Journal article 987 views 245 downloads
Overcoming Catalyst Residue Inhibition of the Functionalization of Single-Walled Carbon Nanotubes via the Billups–Birch Reduction
ACS Applied Materials & Interfaces, Volume: 9, Issue: 43, Pages: 37972 - 37980
Swansea University Author: Andrew Barron
PDF | Accepted ManuscriptDownload (1.35MB)
The Billups–Birch Reduction chemistry has been shown to functionalize single-walled carbon nanotubes (SWCNTs) without damaging the sidewalls, but has challenges in scalability. Currently published work uses a large mole ratio of Li to carbon atoms in the SWCNT (Li:C) to account for lithium amide for...
|Published in:||ACS Applied Materials & Interfaces|
Check full text
No Tags, Be the first to tag this record!
The Billups–Birch Reduction chemistry has been shown to functionalize single-walled carbon nanotubes (SWCNTs) without damaging the sidewalls, but has challenges in scalability. Currently published work uses a large mole ratio of Li to carbon atoms in the SWCNT (Li:C) to account for lithium amide formation, however this increases the cost and hazard of the reaction. We report here the systematic understanding of the effect of various parameters on the extent of functionalization using resonant Raman spectroscopy. Addition of 1-iodododecane yielded alkyl-functionalized SWCNTs, which were isolated by solvent extraction and evaporation, and purified by a hydrocarbon wash. The presence of SWCNT growth catalyst residue (Fe) was shown to have a strong adverse effect on SWCNT functionalization. Chlorination-based SWCNT purification reduced the amount of residual Fe, and achieve a maximum ID/IG ratio using a Li:C ratio of 6:1 in a reaction time of 30 min. This result is consistent with published literature requiring 20-fold mole equivalents of Li per mole SWCNT with a reaction time of over 12 h. This new understanding of the factors influencing the functionalization chemistry will help cut down material and process costs, and also increase the selectivity of the reaction toward the desired product.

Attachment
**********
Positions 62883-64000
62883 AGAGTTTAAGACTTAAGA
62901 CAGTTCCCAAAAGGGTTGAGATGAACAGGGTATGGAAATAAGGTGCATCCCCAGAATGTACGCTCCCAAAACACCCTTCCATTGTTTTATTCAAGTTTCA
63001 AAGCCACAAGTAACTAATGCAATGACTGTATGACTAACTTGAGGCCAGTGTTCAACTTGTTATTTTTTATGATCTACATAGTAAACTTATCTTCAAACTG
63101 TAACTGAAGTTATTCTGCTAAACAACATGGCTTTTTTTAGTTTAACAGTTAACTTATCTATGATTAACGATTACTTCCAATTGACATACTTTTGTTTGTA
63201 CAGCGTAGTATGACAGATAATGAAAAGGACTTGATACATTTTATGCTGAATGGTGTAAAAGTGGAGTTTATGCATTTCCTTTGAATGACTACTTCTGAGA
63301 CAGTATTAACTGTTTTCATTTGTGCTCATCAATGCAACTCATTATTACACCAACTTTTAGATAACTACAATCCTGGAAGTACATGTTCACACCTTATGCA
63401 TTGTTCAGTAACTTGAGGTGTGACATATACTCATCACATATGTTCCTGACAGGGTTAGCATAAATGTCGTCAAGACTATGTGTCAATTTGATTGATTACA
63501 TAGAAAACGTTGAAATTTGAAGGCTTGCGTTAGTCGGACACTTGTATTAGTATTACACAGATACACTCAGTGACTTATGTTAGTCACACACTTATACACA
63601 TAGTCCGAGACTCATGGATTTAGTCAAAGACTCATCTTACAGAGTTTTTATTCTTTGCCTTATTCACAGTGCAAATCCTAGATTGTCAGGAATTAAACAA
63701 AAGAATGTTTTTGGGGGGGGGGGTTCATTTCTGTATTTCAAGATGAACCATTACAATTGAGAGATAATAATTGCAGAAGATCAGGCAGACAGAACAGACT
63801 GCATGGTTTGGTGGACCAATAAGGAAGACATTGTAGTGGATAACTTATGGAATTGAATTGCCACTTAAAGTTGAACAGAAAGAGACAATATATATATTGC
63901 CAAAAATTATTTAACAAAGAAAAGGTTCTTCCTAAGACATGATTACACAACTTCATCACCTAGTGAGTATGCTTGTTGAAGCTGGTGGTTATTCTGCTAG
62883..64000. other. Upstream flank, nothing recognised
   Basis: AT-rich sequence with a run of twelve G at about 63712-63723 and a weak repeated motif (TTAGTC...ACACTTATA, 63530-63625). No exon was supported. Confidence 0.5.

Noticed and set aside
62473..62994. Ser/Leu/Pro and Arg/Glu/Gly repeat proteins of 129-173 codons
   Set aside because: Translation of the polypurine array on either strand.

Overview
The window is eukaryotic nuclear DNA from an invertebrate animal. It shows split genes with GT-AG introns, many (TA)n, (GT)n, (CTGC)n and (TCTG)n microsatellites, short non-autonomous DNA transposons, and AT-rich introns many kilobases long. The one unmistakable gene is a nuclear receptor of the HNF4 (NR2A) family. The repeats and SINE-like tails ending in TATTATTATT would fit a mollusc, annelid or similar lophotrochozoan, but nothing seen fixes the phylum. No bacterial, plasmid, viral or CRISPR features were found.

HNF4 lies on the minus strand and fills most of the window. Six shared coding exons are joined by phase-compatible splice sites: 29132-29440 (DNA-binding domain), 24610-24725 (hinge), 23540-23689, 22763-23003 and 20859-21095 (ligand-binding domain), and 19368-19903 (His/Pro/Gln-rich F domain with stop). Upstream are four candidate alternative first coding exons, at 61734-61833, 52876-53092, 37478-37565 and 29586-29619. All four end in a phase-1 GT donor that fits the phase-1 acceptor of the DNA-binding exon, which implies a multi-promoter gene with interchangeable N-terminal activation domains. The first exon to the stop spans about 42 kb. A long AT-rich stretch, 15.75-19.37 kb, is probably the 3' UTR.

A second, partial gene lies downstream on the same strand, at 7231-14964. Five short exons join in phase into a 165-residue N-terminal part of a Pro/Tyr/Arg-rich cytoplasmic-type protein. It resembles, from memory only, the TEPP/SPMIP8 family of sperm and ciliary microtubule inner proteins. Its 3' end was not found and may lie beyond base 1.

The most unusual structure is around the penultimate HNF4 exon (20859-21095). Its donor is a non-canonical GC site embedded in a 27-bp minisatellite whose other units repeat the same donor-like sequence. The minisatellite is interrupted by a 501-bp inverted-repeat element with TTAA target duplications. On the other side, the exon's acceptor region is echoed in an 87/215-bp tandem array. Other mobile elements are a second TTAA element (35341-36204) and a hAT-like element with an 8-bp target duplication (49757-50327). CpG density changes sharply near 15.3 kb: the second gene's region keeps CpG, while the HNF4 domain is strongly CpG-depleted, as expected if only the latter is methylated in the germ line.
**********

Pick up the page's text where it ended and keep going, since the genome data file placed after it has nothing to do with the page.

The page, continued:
ammonia; Billups−Birch reduction; carbon nanotube; iron oxide; lithium
Faculty of Science and Engineering